The school-choice decision in Zelman vs. Simmons-Harris was the last case decided by the Supreme Court in its 2001-02 term. Writing Voucher Wars as a chronicle leading to that decision, Clint Bolick of the Institute for Justice said, “We live in a society characterized by consumer choices — just about everywhere except in the most important service of all, elementary and secondary education.” Bolick and IJ played a pivotal role in the preparation and litigation of Zelman.
The success of Zelman for voucher advocates hinged in large part on the legal concept of “true private choice.” Parents needed market-type options, both within and without the public schools, voucher advocates argued. The Zelman decision meant that if the court’s requirements were met, a state voucher program wouldn’t violate the First Amendment Establishment Clause, and was therefore constitutional. Now that the federal question has been answered, has the door to voucher programs in the states been opened?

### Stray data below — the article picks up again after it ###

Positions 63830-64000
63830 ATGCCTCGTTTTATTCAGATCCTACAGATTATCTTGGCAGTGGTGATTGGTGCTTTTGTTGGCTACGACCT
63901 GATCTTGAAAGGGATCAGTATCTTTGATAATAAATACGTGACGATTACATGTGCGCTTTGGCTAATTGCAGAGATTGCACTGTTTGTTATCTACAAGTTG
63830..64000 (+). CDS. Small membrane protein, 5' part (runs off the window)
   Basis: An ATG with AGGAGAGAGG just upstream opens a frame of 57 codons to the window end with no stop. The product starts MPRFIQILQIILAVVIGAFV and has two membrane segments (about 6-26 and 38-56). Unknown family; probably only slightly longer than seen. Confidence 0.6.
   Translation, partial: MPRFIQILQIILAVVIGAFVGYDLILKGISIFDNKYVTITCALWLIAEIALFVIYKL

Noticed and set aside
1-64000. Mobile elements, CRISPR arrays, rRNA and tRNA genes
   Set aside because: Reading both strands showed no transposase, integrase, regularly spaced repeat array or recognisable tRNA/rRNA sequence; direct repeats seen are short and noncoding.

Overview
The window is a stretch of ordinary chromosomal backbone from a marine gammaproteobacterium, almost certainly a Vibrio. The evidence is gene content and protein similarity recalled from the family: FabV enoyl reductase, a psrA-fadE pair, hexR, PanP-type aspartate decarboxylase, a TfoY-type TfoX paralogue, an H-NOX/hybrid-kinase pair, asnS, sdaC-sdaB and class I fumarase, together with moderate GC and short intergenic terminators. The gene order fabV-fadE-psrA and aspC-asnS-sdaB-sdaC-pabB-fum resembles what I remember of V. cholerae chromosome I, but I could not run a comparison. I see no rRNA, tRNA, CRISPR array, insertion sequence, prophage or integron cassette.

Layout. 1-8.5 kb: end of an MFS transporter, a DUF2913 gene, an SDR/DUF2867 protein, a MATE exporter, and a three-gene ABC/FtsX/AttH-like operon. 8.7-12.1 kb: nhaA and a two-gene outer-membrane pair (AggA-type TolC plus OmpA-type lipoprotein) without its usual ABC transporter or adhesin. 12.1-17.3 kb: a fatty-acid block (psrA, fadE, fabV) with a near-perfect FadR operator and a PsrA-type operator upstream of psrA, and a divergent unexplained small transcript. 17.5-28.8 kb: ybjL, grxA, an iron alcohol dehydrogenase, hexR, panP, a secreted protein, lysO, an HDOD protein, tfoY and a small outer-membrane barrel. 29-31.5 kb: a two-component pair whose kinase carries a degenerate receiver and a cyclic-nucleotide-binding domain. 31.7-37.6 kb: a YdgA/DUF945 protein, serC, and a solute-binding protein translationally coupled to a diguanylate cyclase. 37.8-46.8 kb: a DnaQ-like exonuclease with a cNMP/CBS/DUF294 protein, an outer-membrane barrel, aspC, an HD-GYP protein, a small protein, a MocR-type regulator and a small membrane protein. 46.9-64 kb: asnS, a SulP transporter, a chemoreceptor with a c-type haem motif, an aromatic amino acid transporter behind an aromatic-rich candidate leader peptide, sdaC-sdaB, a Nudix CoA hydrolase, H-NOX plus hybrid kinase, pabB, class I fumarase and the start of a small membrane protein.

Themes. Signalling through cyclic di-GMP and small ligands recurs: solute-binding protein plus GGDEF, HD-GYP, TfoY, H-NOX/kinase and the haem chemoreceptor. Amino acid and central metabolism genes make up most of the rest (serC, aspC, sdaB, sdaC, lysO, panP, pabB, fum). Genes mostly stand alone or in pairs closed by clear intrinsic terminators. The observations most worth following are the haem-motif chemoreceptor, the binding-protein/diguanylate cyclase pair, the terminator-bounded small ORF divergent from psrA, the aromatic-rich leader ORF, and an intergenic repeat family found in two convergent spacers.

Not necessarily. Programs still can’t give direct aid to religious schools or religious groups. But Zelman has defined what is allowed under federal law.
Zelman “clarified the rules for determining what kinds of school-choice programs are constitutional,” said Marie Gryphon of the Cato Institute. In “True Private Choice: A Practical Guide to School Choice After Zelman v. Simmons-Harris,” Gryphon explains the five criteria necessary to meet the federal benchmark:
“True private choice”